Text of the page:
Fri, 03 January, 2020
Dr Charlotte D. Vacogne is a polymer chemist with a background in interdisciplinary research and expertise spanning from synthetic and physical chemistry to materials science. She graduated in 2017 from the Max Planck Institute of Colloids and Interfaces (MPIKG) and the University of Potsdam with a PhD on ‘New Synthetic Routes Towards Well-Defined Polypeptides, Morphologies and Hydrogels’.
One of her research projects, born from a collaboration between the Tauer Group (MPIKG) and the Schlaad group (University of Potsdam), focused on the synthesis of a new generation of bio-inspired particles with a self-assembled and hierarchical helical morphology. Helical and hierarchical structures are ubiquitous in biological materials (e.g., cellulose and collagen) and often serve a structural purpose, which led to studies attempting to mimic such materials gaining considerable attention, despite the task being notoriously challenging.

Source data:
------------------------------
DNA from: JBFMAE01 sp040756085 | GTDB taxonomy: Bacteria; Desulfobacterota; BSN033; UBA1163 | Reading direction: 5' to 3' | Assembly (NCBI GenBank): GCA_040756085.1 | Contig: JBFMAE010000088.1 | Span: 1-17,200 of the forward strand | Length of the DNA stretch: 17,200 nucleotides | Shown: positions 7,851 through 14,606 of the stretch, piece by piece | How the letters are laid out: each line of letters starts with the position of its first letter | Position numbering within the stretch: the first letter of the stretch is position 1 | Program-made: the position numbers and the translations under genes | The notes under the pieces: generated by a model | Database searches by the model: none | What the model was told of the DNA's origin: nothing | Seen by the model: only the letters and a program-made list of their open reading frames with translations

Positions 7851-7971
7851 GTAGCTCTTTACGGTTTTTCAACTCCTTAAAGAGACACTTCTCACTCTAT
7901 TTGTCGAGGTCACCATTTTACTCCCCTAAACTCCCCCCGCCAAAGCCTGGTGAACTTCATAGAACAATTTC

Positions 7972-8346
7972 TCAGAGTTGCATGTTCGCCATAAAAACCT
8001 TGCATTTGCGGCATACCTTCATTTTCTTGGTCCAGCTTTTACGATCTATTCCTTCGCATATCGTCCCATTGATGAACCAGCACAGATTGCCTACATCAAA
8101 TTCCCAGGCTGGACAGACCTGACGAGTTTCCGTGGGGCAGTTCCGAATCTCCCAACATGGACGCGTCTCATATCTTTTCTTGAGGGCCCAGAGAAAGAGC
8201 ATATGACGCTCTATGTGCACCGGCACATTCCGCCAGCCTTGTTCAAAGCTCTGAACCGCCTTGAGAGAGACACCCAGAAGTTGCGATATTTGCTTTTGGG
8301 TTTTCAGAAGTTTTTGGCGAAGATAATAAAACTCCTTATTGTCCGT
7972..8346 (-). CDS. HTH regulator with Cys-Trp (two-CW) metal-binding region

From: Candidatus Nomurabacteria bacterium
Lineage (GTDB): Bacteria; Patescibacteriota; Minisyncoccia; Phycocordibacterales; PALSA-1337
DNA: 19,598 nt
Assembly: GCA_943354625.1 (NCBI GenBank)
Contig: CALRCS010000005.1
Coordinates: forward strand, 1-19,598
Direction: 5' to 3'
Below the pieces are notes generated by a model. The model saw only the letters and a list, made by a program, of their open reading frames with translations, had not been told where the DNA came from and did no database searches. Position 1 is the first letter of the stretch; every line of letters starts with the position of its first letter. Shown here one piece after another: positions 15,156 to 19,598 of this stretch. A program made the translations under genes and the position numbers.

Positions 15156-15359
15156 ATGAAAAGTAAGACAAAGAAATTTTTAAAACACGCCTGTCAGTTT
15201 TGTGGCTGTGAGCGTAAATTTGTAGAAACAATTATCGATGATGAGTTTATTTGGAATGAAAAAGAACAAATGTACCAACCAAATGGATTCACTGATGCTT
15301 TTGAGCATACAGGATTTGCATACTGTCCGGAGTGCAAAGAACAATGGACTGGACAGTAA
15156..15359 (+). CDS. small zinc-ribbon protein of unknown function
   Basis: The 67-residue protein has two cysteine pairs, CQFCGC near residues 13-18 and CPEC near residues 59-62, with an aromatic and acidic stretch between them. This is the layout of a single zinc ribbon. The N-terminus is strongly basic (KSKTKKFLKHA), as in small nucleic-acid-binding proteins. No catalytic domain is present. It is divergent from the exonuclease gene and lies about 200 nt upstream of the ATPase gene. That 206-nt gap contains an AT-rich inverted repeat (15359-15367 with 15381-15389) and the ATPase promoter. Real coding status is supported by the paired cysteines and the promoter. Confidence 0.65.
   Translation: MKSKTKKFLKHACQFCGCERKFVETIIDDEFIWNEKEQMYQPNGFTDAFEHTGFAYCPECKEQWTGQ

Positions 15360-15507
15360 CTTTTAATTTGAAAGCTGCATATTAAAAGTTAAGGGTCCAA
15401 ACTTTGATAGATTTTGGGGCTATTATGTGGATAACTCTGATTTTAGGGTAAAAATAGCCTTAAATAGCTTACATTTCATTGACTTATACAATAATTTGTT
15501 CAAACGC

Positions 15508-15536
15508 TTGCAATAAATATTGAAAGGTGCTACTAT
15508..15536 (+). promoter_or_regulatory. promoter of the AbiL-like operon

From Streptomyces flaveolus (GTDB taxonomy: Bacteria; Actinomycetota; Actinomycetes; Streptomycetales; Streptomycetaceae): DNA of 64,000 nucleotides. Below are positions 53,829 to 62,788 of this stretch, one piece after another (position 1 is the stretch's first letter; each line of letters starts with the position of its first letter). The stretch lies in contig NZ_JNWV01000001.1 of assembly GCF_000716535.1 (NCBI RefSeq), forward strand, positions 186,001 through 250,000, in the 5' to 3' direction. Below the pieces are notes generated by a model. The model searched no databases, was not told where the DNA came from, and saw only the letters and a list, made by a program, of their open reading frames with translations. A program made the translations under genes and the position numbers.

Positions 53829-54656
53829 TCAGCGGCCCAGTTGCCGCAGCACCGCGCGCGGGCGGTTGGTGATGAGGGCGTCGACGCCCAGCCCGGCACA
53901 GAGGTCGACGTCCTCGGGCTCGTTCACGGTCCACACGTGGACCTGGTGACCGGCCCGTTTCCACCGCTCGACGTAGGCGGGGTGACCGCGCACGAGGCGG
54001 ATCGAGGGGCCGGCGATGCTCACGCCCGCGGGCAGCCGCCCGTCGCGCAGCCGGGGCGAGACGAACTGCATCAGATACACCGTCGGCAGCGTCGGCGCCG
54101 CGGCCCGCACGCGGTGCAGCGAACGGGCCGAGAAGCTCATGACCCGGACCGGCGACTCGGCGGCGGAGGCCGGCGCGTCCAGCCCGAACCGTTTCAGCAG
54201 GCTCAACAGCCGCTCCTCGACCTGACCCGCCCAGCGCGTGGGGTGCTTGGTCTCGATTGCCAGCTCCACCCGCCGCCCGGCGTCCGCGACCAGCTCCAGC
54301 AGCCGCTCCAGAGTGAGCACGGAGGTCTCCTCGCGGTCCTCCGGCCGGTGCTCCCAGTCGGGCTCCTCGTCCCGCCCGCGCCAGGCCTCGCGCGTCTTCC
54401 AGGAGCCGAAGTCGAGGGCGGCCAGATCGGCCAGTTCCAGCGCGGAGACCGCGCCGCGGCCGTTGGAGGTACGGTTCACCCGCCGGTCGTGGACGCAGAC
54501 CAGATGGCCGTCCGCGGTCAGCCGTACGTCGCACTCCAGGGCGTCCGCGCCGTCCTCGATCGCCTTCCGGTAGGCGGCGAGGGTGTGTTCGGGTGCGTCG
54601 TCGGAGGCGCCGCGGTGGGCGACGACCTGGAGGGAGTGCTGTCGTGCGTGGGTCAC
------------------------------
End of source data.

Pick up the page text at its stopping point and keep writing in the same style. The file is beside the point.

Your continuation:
The work conducted by Dr Vacogne and published in the Journal of the American Chemical Society in 2018 (DOI: 10.1021/jacs.8b06503) is the first example of hierarchically self-assembled and helical bio-based particles synthesized by a simple direct emulsification process. The study, which used synthetic polypeptides as the emulsified biopolymers, demonstrated that the conformation of the latter at the nanoscopic scale (i.e., right- and left-handed α-helices) controlled the microscopic morphology of the particles they self-assembled into (i.e., right- and left-handed spirals).
Her work recently received an accolade from the German Chemical Society (GdcH), when it was reported in ‘Trends in Macromolecular Chemistry’ (Nachrichten aus der Chemie, 67, October 2019).